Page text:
After this Clearchus gathered together his own soldiers, those who had come over to him, and any others who wanted to be present, and spoke as follows: “Fellow-soldiers, it is clear that the relation of Cyrus to us is precisely the same as ours to him; that is, we are no longer his soldiers, since we decline to follow him, and likewise he is no longer our paymaster.
I know, however, that he considers himself wronged by us. Therefore, although he keeps sending for me, I decline to go, chiefly, it is true, from a feeling of shame, because I am conscious that I have proved utterly false to him, but, besides that, from fear that he may seize me and inflict punishment upon me for the wrongs he thinks he has suffered at my hands.
In my opinion, therefore, it is no time for us to be sleeping or unconcerned about ourselves; we should rather be considering what course we ought to follow under the present circumstances. And so long as we remain here we must consider, I think, how we can remain most safely; or, again, if we count it best to depart at once, how we are to depart most safely and how we shall secure provisions—for without provisions neither general nor private is of any use.
And remember that while this Cyrus is a valuable friend when he is your friend, he is a most dangerous foe when he is your enemy; furthermore, he has an armament—infantry and cavalry and fleet—which we all alike see and know about; for I take it that our camp is not very far away from him. It is time, then, to propose whatever plan any one of you deems best.” With these words he ceased speaking.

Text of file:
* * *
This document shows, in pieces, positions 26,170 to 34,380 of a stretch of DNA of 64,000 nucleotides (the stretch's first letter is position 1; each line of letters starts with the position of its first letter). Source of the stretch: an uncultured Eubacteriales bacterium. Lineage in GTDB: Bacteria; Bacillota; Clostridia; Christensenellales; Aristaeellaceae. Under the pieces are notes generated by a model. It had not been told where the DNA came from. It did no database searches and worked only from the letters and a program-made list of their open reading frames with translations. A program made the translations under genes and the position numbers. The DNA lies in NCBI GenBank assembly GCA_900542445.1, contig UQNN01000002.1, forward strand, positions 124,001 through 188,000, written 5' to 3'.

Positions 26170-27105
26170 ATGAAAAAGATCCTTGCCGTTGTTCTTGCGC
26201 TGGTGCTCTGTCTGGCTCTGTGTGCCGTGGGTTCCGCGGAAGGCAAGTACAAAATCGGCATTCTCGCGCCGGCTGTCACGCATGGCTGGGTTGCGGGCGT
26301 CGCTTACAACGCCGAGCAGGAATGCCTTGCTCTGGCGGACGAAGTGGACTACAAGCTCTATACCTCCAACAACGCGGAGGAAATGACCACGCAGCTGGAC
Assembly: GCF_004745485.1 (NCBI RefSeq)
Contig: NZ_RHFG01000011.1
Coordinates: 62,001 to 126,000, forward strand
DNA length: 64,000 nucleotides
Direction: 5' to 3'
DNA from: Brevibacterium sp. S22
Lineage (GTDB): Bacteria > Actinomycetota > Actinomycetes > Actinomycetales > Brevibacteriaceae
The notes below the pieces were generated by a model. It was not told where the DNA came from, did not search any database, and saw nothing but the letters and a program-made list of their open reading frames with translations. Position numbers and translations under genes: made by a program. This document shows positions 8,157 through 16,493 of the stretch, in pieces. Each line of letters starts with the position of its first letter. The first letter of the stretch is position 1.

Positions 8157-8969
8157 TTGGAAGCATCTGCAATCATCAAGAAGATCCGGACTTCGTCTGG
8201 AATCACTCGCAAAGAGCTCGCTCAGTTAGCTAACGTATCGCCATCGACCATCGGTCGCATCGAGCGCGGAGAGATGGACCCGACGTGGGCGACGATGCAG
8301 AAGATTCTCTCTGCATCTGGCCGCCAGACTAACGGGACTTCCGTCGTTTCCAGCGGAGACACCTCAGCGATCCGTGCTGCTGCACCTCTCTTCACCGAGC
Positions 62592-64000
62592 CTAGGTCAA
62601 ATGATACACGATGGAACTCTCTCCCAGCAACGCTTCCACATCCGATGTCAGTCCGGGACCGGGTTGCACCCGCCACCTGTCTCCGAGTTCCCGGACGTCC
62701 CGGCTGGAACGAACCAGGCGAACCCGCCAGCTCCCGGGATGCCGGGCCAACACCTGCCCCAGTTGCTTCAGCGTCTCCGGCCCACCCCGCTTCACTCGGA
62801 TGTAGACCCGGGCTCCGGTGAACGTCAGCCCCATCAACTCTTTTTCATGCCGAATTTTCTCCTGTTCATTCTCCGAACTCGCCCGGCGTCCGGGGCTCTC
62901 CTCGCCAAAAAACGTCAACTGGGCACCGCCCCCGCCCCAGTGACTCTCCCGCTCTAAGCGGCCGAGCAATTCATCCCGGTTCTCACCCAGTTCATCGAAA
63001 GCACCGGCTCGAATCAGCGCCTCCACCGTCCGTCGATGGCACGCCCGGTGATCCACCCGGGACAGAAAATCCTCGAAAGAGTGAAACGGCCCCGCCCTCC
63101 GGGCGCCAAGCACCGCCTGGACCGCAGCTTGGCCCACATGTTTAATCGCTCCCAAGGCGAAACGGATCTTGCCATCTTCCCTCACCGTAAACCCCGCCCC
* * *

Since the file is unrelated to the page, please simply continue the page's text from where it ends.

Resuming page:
Thereupon various speakers arose, some of their own accord to express the opinions they held, but others at the instigation of Clearchus to make clear the difficulty of either remaining or departing without the consent of Cyrus.
One man in particular, pretending to be in a hurry to proceed back to Greece
with all speed, proposed that they should choose other generals as quickly as possible, in case Clearchus did not wish to lead them back; secondly, that they should buy provisions—the market was in the barbarian army!—and pack up their baggage; then, to go to Cyrus and ask for vessels to sail away in; and if he would not give them vessels, to ask him for a guide to lead them homeward through a country that was friendly; and if he would not give them a guide, either, to form in line of battle with all speed and likewise to send a force to occupy the mountain heights in advance, in order that neither Cyrus nor the Cilicians should forestall them—“and we have in our possession,” he said, “many of these Cilicians and much of their property that we have seized as plunder.” Such were the words of this speaker.
After him Clearchus said merely this: “Let no one among you speak of me as the man who is to hold this command, for I see many reasons why I should not do so; say rather that I shall obey to the best of my ability the man whom you choose, in order that you may know that I understand as well as any other person in the world how to be a subordinate also.”